By Joanna Lawson
Sixty eight Sudanese pilgrims will travel from Perth to Sydney for World Youth Day this month.
The pilgrimage, organised by Perth’s Catholic Mission office, will also highlight the plight of children in Sudan.
They have chosen St Josephine Bakhita, an African slave who was canonised by Pope John Paul II, as their patron.
They are being led by Perth Priest Fr Albert Saminedi, chaplain to African Catholics for the Archdiocese.
To prepare for the event, the group has undertaken a program of spiritual formation, including prayer meetings and celebrating the Journey of the Cross and Icon.
The group is made up of members of the African Catholic Community in Perth, who come from Bedford, Mirrabooka, Girrawheen and Morley.
Named after St Bakhita, the first Sudanese to be canonised, the group will undertake a 15 day pilgrimage, starting out in a convoy of buses and visiting regional communities along the way. The trip will take in Kalgoorlie, Port Augusta, Poochera, Adelaide, Mildura and Wagga Wagga before culminating in the festivities of World Youth Day.
The trip will also mark a reunion of sorts for the group. “They’re excited that Cardinal Wako of Sudan (see story below) and youth are coming from their country,” said Fr Saminedi. When they return, the group are eager to evangelise their adopted home of Perth.
“They will share the message of the Holy Father and the Church,” said Fr Saminedi. The festivities do not end there for the African community.
Fr Saminedi invites all parishes to come and listen to the world’s first Sudanese Cardinal make a series of presentations on the Church in Sudan.
Cardinal Wako will visit Perth on July 23 (see separate story below). For many, World Youth Day is the long awaited event the Australian Church has been praying for, an opportunity to rejuvenate a nation which Pope Benedict XVI once called “moribund” in its faith life.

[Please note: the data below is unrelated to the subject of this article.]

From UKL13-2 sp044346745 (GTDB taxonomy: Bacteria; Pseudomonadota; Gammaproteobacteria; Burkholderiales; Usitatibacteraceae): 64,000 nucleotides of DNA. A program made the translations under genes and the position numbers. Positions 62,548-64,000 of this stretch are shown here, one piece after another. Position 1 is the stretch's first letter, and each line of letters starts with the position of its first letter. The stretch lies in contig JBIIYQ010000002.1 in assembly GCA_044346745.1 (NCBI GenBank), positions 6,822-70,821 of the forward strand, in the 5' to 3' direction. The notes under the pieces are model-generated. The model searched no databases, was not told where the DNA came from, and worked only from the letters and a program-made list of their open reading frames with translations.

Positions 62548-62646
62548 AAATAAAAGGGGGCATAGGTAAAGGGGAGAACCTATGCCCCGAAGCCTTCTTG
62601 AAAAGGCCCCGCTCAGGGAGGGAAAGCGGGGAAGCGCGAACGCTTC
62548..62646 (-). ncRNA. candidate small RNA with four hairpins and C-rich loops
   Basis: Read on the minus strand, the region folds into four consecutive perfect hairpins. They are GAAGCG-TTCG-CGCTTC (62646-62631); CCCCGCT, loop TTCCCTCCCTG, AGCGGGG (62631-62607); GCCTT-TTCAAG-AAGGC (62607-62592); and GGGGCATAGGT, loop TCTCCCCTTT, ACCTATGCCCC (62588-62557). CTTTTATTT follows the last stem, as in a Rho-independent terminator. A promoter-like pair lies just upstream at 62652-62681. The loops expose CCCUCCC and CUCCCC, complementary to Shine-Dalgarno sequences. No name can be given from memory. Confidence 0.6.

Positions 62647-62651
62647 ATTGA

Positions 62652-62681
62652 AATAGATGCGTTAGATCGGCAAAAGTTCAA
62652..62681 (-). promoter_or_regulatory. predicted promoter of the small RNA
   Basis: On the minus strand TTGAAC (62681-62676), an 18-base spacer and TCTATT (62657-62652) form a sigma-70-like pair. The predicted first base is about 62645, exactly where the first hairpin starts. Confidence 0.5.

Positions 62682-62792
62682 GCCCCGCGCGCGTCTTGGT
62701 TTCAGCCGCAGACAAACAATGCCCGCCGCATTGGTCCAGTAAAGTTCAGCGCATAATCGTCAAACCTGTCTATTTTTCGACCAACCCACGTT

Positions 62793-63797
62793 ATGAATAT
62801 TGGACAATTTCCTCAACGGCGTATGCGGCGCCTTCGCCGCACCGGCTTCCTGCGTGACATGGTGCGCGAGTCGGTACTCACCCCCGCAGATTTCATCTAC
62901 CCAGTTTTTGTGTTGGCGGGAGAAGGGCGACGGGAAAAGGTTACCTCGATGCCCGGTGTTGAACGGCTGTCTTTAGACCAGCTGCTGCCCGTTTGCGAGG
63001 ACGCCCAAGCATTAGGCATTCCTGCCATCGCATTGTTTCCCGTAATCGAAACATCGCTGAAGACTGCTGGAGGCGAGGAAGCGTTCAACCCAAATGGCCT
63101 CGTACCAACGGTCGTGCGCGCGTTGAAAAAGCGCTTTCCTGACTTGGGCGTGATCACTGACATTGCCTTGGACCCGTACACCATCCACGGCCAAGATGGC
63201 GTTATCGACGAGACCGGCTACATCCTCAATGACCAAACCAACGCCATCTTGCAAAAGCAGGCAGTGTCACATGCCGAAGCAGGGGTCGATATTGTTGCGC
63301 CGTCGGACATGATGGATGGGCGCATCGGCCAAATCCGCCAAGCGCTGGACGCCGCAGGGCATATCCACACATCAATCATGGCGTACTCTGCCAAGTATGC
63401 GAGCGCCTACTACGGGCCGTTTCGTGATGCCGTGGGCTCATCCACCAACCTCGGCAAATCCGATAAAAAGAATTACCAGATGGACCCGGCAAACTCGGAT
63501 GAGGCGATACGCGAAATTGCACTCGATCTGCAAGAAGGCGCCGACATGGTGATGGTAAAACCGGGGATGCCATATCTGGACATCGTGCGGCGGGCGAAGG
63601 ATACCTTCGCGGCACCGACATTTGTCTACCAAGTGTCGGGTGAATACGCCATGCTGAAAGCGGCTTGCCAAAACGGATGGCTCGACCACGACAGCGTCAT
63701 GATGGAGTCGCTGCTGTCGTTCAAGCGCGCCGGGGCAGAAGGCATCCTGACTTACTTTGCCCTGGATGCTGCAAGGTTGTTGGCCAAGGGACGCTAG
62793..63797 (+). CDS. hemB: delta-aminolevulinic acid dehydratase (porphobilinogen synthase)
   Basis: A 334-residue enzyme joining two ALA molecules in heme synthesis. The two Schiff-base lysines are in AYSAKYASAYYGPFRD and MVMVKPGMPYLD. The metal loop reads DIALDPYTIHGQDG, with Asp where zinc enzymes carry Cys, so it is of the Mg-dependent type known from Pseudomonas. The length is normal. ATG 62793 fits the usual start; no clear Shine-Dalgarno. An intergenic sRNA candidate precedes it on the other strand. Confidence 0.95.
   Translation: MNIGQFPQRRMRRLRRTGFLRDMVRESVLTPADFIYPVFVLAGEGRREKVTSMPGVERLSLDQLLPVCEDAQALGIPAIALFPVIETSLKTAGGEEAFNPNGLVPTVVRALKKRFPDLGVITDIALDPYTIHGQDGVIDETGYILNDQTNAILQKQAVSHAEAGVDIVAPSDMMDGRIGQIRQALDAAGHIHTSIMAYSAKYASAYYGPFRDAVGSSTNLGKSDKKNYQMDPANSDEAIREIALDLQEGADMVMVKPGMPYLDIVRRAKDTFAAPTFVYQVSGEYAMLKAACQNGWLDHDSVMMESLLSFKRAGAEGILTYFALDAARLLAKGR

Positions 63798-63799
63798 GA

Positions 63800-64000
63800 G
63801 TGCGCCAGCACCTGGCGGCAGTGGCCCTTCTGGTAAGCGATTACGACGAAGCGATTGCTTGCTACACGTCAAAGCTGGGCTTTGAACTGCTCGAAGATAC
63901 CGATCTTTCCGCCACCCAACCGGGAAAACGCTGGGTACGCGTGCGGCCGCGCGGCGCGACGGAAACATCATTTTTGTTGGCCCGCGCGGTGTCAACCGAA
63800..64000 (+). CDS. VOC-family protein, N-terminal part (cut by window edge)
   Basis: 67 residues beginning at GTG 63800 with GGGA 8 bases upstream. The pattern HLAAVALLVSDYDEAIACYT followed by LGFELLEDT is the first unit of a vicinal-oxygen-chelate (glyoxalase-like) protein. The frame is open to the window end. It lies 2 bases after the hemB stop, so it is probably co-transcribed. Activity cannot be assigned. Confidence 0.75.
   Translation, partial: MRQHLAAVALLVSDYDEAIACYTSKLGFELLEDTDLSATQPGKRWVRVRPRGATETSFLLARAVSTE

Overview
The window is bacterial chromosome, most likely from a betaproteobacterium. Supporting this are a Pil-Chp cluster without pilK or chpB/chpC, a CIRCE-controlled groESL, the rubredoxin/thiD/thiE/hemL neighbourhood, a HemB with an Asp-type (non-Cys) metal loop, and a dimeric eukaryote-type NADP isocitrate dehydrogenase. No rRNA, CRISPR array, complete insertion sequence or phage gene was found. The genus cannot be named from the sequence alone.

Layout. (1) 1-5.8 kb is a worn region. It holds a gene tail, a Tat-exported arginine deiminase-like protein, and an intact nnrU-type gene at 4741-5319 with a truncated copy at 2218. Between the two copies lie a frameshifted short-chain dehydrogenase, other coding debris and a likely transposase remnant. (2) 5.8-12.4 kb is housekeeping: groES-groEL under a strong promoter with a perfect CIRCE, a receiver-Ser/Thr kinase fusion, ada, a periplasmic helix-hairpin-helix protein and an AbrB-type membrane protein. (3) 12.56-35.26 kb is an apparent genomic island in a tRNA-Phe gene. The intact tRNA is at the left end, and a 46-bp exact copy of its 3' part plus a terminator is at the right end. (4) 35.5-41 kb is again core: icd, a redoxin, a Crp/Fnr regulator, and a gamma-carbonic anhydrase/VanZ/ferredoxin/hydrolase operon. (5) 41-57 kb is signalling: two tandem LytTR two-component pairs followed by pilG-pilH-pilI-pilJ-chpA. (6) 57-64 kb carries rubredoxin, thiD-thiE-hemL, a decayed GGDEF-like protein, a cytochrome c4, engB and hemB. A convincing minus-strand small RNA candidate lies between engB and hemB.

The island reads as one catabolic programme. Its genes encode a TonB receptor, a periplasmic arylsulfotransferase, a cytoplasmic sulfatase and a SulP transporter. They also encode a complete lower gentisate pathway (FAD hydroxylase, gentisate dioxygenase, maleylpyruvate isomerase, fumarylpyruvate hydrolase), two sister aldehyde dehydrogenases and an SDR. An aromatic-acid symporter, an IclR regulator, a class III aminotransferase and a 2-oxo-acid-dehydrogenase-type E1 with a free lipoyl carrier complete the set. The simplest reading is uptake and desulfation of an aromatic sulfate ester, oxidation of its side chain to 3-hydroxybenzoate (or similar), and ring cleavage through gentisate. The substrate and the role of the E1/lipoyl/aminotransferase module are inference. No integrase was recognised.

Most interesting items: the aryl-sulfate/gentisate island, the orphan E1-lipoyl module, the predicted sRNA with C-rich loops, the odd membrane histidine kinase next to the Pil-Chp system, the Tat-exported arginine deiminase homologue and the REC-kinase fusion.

In other parts of the world, in countries where the faithful are vilified and still live in secrecy as Christians did in the Church’s infancy, love for Catholicism burns strong in the hearts of the young.
The youth of nations like Sudan live under conditions that most people would find hard to imagine.
The dangers of persecution or being kidnapped for recruitment as child soldiers are realities that young people have to face.
It is their faith in Jesus that sustains many and provides hope.
“The Church is the only hope for them,” said Fr Saminedi, adding that when the late Pope John Paul II visited Sudan there were several political prisoners, including priests, and he spoke on their behalf.
“The people have remembered that and have a great devotion to the Pope.”
The African community has a large number of parishioners aged between 15 and 35, and with that sizable demographic, having World Youth Day in Australia was an added blessing for their community in particular.
“Youth are very actively involved in the Church because for many of them without their faith and the Church they would have literally died” said Fr Saminedi.